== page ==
Human Relations Food and Subjectivity in Organizations Revision.pdf (121.81 kB)
Every bite you take . . . food and the struggles of embodied subjectivity in organizations
journal contributionposted on 2013-09-20, 14:09 authored by Michaela Driver
The purpose of this article is to offer new insights on subjectivity in organizations by examining discourses of food and their implications for how the self is constructed and embodied at work. To this end, empirical material, consisting of 35 narratives about food in organizations, is explored from different vantage points including hermeneutic, critical, postmodern and psychoanalytic perspectives. Themes examined include discourses in which food practices are associated with social activities and organizational care but also with controlling the self and others and as embodied performances of conflicting ethics of production and consumption. The implications of the various perspectives are discussed highlighting the role of food discourse for more creative embodiments of subjectivity in organizations.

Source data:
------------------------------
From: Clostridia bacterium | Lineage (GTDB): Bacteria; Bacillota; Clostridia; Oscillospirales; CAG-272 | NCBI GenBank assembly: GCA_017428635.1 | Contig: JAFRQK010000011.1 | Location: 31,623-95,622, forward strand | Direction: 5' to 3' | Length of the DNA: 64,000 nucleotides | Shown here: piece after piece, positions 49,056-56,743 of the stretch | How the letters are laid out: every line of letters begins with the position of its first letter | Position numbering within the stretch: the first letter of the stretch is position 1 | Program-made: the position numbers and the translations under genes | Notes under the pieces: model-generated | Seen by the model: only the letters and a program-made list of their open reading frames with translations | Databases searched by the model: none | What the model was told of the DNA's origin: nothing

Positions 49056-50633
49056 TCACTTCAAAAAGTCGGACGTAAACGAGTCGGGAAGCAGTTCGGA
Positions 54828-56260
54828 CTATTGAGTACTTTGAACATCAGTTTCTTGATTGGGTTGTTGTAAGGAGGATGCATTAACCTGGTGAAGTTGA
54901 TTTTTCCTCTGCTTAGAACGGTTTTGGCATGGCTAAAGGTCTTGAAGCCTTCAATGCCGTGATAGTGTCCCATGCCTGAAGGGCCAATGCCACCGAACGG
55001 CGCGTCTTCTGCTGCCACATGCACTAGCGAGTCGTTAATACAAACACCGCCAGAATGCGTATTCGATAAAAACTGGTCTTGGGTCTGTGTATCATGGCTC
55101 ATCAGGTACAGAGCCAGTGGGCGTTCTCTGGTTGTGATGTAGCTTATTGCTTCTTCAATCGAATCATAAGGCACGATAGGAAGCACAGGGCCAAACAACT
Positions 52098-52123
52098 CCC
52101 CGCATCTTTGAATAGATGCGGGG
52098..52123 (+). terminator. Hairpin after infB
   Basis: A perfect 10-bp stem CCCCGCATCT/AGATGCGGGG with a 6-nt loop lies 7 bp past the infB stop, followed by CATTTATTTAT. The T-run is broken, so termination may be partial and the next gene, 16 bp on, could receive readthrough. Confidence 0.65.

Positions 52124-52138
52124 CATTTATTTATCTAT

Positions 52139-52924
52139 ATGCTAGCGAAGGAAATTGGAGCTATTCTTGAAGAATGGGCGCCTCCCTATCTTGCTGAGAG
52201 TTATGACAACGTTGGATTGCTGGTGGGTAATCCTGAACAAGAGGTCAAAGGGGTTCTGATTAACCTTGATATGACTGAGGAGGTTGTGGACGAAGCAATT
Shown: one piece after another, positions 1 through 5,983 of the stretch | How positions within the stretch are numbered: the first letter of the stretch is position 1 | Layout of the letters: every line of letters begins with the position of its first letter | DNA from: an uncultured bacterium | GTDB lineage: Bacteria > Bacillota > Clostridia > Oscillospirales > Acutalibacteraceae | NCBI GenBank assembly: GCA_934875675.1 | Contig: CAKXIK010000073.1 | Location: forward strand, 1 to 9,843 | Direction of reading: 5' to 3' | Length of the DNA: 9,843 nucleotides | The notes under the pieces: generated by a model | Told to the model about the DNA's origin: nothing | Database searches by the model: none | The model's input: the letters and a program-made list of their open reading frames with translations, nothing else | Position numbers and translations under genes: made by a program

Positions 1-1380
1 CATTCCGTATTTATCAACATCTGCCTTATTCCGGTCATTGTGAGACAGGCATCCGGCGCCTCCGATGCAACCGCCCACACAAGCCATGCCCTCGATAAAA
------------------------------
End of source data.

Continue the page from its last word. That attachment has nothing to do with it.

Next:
CitationHuman Relations, 2008, 61 (7), pp. 913-934
Author affiliation/Organisation/COLLEGE OF SOCIAL SCIENCE/School of Management
- AM (Accepted Manuscript)